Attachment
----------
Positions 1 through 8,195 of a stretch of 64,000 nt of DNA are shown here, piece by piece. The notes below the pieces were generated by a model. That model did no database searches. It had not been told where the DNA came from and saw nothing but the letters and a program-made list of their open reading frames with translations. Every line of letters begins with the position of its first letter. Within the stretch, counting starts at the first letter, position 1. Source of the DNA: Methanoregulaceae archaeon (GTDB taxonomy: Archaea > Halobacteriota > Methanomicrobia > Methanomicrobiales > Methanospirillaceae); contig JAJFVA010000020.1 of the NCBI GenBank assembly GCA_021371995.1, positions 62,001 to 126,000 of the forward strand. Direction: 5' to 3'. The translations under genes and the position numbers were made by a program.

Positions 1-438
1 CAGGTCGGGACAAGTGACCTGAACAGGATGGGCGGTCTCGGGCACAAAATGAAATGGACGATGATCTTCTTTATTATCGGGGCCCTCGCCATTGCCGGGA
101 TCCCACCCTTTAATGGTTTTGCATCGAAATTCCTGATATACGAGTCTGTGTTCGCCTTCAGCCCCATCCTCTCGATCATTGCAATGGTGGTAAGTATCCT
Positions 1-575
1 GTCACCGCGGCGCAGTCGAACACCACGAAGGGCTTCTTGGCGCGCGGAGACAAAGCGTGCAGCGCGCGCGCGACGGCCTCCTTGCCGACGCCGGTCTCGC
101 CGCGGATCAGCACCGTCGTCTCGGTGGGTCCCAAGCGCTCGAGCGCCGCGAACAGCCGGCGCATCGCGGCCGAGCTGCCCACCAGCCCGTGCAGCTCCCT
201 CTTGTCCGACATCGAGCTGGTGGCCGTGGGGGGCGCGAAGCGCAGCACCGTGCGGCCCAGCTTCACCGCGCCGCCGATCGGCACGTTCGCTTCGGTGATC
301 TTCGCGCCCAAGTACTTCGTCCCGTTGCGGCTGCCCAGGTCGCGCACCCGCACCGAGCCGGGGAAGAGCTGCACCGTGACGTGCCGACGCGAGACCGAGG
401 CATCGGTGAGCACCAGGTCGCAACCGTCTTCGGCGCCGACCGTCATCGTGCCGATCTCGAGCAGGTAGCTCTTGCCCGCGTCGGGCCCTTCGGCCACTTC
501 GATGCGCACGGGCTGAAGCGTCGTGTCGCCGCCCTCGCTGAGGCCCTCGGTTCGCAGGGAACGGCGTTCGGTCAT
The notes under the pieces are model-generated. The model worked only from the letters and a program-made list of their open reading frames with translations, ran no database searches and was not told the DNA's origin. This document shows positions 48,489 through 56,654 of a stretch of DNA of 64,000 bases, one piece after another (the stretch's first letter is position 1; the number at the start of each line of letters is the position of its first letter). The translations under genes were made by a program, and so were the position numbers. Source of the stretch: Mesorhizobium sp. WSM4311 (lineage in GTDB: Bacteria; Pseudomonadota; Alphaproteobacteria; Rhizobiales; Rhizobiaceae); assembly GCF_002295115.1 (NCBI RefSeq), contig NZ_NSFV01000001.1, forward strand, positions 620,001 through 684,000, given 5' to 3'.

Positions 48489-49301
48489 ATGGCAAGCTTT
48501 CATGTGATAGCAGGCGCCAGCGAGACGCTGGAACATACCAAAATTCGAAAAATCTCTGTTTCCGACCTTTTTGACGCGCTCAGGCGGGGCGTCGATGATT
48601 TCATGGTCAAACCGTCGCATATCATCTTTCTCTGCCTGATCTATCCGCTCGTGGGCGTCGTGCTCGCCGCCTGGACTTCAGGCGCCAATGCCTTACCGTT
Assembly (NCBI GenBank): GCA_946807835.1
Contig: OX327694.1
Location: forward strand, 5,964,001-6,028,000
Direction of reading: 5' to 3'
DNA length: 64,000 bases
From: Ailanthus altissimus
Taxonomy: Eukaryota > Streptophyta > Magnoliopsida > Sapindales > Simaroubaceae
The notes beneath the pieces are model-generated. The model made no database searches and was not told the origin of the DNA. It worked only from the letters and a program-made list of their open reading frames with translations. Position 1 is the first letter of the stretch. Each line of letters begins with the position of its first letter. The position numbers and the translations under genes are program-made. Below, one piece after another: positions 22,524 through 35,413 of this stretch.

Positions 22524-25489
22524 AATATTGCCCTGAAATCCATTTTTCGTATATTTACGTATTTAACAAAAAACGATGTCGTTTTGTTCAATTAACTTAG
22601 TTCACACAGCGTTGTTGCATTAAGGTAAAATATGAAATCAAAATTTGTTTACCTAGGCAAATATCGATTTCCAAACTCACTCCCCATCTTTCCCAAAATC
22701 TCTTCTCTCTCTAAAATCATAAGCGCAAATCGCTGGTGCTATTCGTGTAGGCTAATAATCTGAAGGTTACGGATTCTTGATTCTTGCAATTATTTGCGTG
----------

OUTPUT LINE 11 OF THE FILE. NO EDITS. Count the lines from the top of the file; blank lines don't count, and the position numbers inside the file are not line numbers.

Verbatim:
501 GATGCGCACGGGCTGAAGCGTCGTGTCGCCGCCCTCGCTGAGGCCCTCGGTTCGCAGGGAACGGCGTTCGGTCAT